[lbo-talk] Platypus: what we are, what we do, and why

Alan Rudy alan.rudy at gmail.com
Mon Apr 12 20:30:17 PDT 2010

On Sat, Apr 10, 2010 at 5:32 PM, Jeffrey Fisher <jeff.jfisher at gmail.com>wrote:

> Speaking of Bloom's taxonomy, is there anything resembling empirical
> evidence supporting it? Or is it just something that Bloom pulled out of
> his
> behind and everybody glommed onto it? I've not gone and read the book --
> which, yes, I suppose I should do, just 'cuz nobody who *espouses* the
> taxomony has read it, either -- but it seems to be entirely what you might
> call *a priori* in nature . . .
Well, I don't think Bloom et al. pulled it out of his/their behind/s... but this stuff is OLD school educational psych, initiated in the late 1940s and "completed" in the mid-1950s. The whole taxonomy is more interesting than the six "cognitive" steps alone ) http://www.businessballs.com/bloomstaxonomyoflearningdomains.htm#bloom%27s%20taxonomy%20overview), but it's basic structure lends itself to reification (and forgetting the five "affective" and five "psychomotor" steps - much less integrating the three columns.

My sense is that the NCLB and RttT crap basically treats the six cognitive steps as a bottom-to-top and accumulating series. First you learn to recall data before understanding it. Second you seek to be able to apply your understanding and analyse the structure of your knowledge before, finally, engaging in second order analyses in order to creatively synthesize that knowledge and evaluate its utility relative to others. Such an approach, which may or may not be in line with Bloom's intent, assumes students are blank slates/empty containers that are activated by the inscription of knowledge by educational professionals. I'm sure Bloom intendes that inscription and activation to occur through receptiveness and imitation, reaction and manipulation, action and precision, value articulation and integration, and internalization and naturalization - where all five dual steps are more or less controlled by the educational professional.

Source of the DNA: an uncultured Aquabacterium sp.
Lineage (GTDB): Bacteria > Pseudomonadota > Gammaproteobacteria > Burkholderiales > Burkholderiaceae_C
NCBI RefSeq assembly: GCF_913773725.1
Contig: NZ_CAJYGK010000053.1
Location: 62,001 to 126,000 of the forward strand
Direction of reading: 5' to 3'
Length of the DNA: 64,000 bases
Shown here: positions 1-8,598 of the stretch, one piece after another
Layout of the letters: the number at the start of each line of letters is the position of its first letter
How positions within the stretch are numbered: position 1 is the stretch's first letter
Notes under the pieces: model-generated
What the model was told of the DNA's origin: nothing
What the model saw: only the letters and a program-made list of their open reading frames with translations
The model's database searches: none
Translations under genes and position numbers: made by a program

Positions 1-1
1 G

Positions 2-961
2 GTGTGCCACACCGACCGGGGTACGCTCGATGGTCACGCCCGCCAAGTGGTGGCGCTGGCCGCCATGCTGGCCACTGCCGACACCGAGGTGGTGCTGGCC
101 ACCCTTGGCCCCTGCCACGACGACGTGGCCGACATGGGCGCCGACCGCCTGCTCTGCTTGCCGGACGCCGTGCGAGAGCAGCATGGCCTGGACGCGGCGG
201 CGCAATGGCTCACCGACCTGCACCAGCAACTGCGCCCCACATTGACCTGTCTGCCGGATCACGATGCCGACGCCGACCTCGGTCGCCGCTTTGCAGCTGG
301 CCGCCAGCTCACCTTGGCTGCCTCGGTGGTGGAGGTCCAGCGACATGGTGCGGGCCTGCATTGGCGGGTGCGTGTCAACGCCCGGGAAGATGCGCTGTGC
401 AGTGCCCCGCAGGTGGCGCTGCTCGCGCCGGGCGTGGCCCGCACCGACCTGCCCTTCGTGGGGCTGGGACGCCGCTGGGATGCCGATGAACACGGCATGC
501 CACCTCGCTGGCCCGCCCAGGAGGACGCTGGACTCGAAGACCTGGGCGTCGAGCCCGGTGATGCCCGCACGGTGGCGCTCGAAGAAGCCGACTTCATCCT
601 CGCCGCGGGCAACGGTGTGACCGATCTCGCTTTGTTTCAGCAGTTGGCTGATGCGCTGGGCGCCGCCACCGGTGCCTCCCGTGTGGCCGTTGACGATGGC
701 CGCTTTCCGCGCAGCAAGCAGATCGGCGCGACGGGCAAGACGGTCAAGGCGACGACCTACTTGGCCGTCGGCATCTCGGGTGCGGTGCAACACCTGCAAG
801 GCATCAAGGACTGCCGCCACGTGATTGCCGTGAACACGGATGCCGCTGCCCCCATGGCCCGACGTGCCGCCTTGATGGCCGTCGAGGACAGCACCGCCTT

Now, of course, all of this goes directly against my own learning style - which hated every single minute of classes that treated me in this kind of infantilizing way - and my pedagogical style which seeks to engender understanding and data recall by provoking students to engage, synthesize or reject (but still remember and understand) new material on the basis of their already rich and contradictory experiences, knowledges, values and naturalizations. I know that many people - my wife included - are quite good at step-wise data, understanding, analysis, synthesis and evaluation methods... I believe, however, that such pedagogical commitments tend (not universally, but strongly) to produce rote and utilitarian approaches to the life of the mind, social/environmental justice and political economic power/lessness.

I want my students to find learning encompassingly erotic rather than mechanically reproductive - anyone wonder anymore why I like Haraway(?) - inspiring rather than drudgery and No Child Left Behind, the Race to the Top and every enactment of Bloom's taxonomy stikes me as leaving young people in a uninspiring and depoliticized world of mechanical drudgery... what a nightmare.


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